All about Gastroenteritis and Related ICD-10 Codes

by | Published on Nov 18, 2019 | Podcasts, Medical Coding (P) | 0 comments

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A professional medical coding company in the U.S., Outsource Strategies International (OSI) provides services of skilled AAPC and AHIMA certified coders and coding managers, who are specialized in CPT, CDT, HCPCS and HCC coding.

In today’s podcast, Natalie Tornese, one of our Senior Solutions Managers will discuss Gastroenteritis and its ICD-10 coding.

Read Transcript

Hello everyone and welcome to our podcast series!

My name is Natalie Tornese and I’m a Senior Solutions Manager with Outsource Strategies International (OSI). I wanted to take this opportunity to talk to you about one of the most common illnesses in the U.S. – Gastroenteritis.

Gastroenteritis is a condition that causes swelling and inflammation of the gastrointestinal tract, which is the pathway responsible for digestion. It includes the mouth, esophagus, stomach, and intestines. Gastroenteritis is also called viral gastroenteritis or stomach flu. It is a condition that is caused by a norovirus infection that generally spreads through contaminated food or water or by contact with an infected person. The disease attacks your intestines, causing signs and symptoms such as nausea, vomiting, low grade fever, abdominal cramps, muscle aches or headaches. Symptoms usually last for a day or two, but occasionally they may persist for as long as ten days. If your symptoms do not improve after five days or if a child continues to vomit after 12 hours, it is important to immediately consult a physician.

Reports suggest that gastroenteritis affects people of all age groups, but is particularly common in young children. The most common problem with the condition is dehydration, which is a severe loss of water and essential salts and minerals. This can happen when patients do not drink adequate fluids to replace what they lose through vomiting and diarrhea. Dehydration is most common in infants, young children, older adults, and people with weak immune systems. Practicing personal hygiene like avoiding contaminated food and water and frequent hand washing can help prevent the spread of infections in the long run.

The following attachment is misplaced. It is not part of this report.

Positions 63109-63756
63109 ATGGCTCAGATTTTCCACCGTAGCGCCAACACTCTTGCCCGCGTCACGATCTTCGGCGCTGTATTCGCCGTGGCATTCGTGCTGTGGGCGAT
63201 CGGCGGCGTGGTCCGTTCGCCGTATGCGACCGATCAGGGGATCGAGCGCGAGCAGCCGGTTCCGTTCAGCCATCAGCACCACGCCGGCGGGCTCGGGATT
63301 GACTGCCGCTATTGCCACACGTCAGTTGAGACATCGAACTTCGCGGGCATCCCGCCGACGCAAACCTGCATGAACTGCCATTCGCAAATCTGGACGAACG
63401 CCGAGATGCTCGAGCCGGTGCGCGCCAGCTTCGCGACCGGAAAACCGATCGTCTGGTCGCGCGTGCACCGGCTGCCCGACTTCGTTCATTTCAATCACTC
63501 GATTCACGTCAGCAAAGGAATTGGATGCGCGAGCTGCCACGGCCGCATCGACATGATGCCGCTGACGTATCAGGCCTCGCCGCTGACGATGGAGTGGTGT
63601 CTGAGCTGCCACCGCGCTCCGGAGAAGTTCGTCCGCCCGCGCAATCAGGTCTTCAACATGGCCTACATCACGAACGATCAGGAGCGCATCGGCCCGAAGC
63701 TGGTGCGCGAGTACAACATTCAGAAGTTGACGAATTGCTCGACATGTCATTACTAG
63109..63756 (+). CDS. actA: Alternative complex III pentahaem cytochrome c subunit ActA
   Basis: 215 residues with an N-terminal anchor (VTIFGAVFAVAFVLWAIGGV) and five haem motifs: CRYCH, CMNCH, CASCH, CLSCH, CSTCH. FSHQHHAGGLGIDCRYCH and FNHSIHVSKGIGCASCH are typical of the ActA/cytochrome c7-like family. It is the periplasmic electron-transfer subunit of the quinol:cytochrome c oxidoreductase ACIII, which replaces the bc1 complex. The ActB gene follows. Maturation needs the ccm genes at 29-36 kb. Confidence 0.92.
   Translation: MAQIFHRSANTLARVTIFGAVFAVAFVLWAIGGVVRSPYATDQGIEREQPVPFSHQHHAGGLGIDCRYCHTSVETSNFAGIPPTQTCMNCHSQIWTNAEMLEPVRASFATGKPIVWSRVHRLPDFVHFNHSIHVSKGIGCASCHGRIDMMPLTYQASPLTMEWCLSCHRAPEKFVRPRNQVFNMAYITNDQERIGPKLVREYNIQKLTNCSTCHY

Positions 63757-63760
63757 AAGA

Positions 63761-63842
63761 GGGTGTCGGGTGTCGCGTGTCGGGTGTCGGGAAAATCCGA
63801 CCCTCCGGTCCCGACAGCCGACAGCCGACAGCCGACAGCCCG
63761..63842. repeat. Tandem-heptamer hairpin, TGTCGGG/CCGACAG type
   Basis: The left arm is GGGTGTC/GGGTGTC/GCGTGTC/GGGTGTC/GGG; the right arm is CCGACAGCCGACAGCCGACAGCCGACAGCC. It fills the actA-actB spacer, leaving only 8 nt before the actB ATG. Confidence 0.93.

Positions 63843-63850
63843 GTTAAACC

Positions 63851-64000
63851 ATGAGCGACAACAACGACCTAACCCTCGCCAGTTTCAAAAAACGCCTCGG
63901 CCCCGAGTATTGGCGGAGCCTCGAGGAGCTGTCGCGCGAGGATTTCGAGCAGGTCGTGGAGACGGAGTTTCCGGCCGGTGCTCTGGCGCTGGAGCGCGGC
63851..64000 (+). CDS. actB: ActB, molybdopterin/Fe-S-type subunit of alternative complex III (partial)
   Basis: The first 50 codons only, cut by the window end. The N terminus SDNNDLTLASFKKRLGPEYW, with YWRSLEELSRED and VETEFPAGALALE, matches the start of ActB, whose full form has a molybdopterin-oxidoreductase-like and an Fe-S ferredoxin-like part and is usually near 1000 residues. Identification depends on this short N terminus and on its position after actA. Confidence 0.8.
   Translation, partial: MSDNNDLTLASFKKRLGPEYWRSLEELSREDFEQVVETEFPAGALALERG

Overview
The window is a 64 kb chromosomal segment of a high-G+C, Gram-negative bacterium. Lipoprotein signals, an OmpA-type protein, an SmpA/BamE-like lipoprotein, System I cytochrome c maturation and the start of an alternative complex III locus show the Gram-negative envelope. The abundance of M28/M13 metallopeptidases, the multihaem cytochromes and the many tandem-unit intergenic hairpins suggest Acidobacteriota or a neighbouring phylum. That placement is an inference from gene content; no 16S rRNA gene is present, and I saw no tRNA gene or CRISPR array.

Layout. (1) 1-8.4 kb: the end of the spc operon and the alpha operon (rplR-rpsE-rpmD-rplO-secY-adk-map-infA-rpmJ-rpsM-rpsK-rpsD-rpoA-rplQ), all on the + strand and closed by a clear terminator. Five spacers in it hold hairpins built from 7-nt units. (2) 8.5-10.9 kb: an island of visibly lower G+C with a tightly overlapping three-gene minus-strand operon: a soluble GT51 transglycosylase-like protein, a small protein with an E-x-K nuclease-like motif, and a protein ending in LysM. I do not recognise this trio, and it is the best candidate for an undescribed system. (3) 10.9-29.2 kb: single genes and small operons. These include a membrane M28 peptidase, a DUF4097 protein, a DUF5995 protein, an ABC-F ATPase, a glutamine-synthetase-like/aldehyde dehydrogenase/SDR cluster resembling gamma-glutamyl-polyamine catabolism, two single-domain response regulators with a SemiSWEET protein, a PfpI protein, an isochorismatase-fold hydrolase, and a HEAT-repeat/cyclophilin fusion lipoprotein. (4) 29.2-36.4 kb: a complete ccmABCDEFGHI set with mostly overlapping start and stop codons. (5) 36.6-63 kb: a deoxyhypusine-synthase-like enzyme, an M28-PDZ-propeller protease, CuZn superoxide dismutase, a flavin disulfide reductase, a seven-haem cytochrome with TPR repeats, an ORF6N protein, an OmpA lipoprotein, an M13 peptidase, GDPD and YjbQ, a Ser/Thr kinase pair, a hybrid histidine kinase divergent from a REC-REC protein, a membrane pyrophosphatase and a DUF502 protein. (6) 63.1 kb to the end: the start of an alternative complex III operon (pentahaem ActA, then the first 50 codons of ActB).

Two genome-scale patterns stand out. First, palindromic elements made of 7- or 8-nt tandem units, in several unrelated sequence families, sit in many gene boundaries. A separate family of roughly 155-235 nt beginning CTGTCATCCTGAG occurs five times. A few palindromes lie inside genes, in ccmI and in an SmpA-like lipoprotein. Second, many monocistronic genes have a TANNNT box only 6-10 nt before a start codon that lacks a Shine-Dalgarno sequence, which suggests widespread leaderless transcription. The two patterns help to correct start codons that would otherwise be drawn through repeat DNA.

One of the main symptoms associated with the condition is diarrhea. But, other symptoms may include –

  • Abdominal pain or cramping
  • Unintentional weight loss
  • Poor feeding (in infants)
  • Muscle pain or joint stiffness
  • Incontinence
  • Fever
  • Excessive sweating and
  • Clammy skin

It is very important to watch for signs of dehydration, which generally include extreme thirst, dry skin/mouth, sunken cheeks or eyes, and urine that is dark in color.

The diagnosis of this condition may involve a patient symptom analysis and physical exam. If the symptoms persist for a long period of time, blood and stool tests may be conducted to determine the cause of the vomiting and diarrhea and detect the presence of rotavirus or norovirus. The physician may also perform other laboratory tests, including a complete blood count, electrolytes, and kidney function tests as well.

Treatment initially consists of self-care measures and other home remedies that are aimed at keeping the patient well hydrated. All like drinking fluids regularly throughout the day, you’re told to usually avoid dairy products and avoid caffeine, alcohol, nicotine, fatty and highly seasoned foods and to consume foods or drinks with potassium such as fruit juice and bananas. Those are some of the common remedies that can be followed. In some cases, medical treatment may be necessary if the patient becomes dehydrated and needs IV fluids to replenish lost fluids. Antibiotics may be prescribed to treat infections, to treat nausea and vomiting and some medications even to treat diarrhea. Diarrhea medications were sometimes recommended, they could reduce the frequency and amount of diarrhea (depending on the cause).

As part of the treatment, the modalities and other screening tests performed by gastroenterologists or other specialists must be carefully documented using the correct medical codes.

I will include a transcript along with this podcast outlining the ICD-10 codes associated with this condition.

As I said, practicing good personal hygiene is one of the important ways to stop or reduce the spread of bacterial infections. There are several steps that people can follow to reduce the risk of gastroenteritis. These steps are –

  • Disinfecting surfaces or objects that could be contaminated
  • Washing hands frequently
  • Drinking clean bottled water
  • Consuming food that is properly refrigerated and thoroughly cooked and of course
  • To vaccinate infants with a rotavirus vaccine

I hope this helps. But always remember that documentation and a thorough knowledge of payer regulations and guidelines is critical to ensure accurate reimbursement for the procedures performed.

Thank you for listening!

Natalie Tornese

Holding a CPC certification from the American Academy of Professional Coders (AAPC), Natalie is a seasoned professional actively managing medical billing, medical coding, verification, and authorization services at OSI.

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